Designed for iPad

Description: Discover the building blocks for designing a great iPad app: Learn how to minimize use of modal interfaces and leverage the new sidebar to increase efficiency by streamlining navigation and facilitating powerful drag and drop interactions. See how to take advantage of iPad’s versatile interaction opportunities by supporting multitouch, pencil, keyboard, and trackpad. And create adaptive layouts that respond to all size classes and orientation to support a great multitasking experience. These techniques will not only improve your iPad app — they’ll make it easier to create a Mac Catalyst app that truly feels right at home on macOS.


We currently have a variety of form factors when designing our apps.



But you shouldn't build something "halfway" between iPhone and Mac for iPad just because its size is also "in the middle". You should use what's unique to iPad.

Layout your app for iPad

Your first step when designing an iPad app should be to use all the screen real estate you have.

Flatten Navigation

First, flatten your navigation. Avoid big, full screen transitions in favor of updating parts of the screen. Jump to the 3 minute mark for an example using the Photos app with the Sidebar.

Show More Content

You have a bigger screen, so you can show more stuff. Essentially, make your content more dense because the iPad is big enough to where stuff is still readable.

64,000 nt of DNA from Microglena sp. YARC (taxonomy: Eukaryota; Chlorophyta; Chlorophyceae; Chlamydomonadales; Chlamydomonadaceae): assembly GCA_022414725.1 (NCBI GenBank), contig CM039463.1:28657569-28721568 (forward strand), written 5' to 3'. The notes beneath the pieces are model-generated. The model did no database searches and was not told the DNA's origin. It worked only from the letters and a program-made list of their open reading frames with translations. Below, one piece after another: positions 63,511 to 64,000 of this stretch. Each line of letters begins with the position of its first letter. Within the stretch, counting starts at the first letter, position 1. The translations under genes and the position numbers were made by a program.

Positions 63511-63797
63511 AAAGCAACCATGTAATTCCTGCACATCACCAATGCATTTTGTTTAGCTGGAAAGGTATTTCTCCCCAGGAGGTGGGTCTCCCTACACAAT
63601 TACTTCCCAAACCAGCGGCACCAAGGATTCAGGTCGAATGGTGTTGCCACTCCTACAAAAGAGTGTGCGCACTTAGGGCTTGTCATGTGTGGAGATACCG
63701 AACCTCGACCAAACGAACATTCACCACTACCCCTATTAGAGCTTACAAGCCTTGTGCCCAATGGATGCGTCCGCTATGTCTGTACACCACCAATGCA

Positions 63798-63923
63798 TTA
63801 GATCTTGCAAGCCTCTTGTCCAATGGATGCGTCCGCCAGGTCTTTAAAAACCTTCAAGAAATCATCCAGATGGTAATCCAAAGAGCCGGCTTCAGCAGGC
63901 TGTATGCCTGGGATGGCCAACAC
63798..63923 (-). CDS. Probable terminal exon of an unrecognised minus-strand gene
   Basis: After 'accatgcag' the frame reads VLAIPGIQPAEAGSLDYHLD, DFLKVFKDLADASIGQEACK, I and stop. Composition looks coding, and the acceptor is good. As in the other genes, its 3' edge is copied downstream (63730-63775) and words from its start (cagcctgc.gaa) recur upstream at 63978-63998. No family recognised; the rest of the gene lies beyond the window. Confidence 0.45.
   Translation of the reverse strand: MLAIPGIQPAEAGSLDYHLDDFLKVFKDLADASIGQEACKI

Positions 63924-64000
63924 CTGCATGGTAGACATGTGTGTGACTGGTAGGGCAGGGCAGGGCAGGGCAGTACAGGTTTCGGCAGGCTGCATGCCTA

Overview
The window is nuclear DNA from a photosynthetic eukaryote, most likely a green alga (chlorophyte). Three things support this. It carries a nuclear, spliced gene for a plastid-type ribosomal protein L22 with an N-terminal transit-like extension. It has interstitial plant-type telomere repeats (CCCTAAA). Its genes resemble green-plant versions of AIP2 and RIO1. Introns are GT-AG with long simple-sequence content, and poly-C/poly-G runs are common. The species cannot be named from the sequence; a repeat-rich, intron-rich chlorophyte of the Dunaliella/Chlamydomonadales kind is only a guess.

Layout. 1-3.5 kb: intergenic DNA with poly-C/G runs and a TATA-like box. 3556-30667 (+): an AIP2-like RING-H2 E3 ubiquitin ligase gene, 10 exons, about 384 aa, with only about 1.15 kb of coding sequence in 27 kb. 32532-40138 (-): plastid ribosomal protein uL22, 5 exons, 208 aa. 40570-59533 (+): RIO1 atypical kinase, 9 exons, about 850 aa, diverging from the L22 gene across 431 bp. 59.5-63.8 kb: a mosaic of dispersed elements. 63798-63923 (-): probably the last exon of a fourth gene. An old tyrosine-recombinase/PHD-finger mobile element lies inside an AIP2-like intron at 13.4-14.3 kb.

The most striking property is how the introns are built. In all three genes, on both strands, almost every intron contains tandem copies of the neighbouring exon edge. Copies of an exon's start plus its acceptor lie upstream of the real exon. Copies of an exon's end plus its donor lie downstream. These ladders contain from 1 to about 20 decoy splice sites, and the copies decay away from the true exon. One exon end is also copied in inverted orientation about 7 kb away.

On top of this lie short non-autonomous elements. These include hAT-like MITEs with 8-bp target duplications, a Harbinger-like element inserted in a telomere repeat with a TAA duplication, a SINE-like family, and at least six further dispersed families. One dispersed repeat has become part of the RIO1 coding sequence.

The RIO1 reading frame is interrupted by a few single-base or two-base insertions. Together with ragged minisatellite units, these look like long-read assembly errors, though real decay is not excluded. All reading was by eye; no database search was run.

Apple examples:

  • More icons on the home screen.
  • 3x more files visible at a time in the Files app.

Stay in Context

In iPhone apps, you need to focus on a specific thing because you have limited space. On the iPad, you have room to show more than one thing at a time.

Below is how files were renamed in the iPadOS 13 Files app. You have no context about surrounding files--what if you want the file names to follow a similar pattern? You'd have to exit renaming, remember, and then start renaming again.

Renaming a file in iPadOS 14 happens inline, so you can use surrounding information as a reference.

General Advice: Wherever you have an overlay or you're blocking out part of the screen, see if you can remove that to give more context.


Popovers are a handy tool to provide more context while still doing something useful. In the Calendar app, the arrow on the popover gives you information about what you're editing, and you can still see every other event:

But look at this popover from Calendar in iPadOS 13. It just has an arrow that points to a button called "Calendars", and it provides no useful context.

In iPadOS 14, this information was moved to a Sidebar so you could see more information at once.

General Advice: See if you have any modal sheets/popovers, and evaluate if they are more useful than Sidebars. This is also great advice if you're thinking of porting your app to macOS using Catalyst, because macOS devices are even bigger and you should minimize content-obscuring overlays.

Creating Immersive Experiences

Some of the most magical experiences happen when the device itself seems to become "content", such as:

  • Turning pages in books
  • Watching videos
  • Sketching with the Apple Pencil in Notes
  • Editing a single photo in the Photos app

Here's an example from the Music app, where the lyrics are nice and big, since the audio doesn't really need screen space: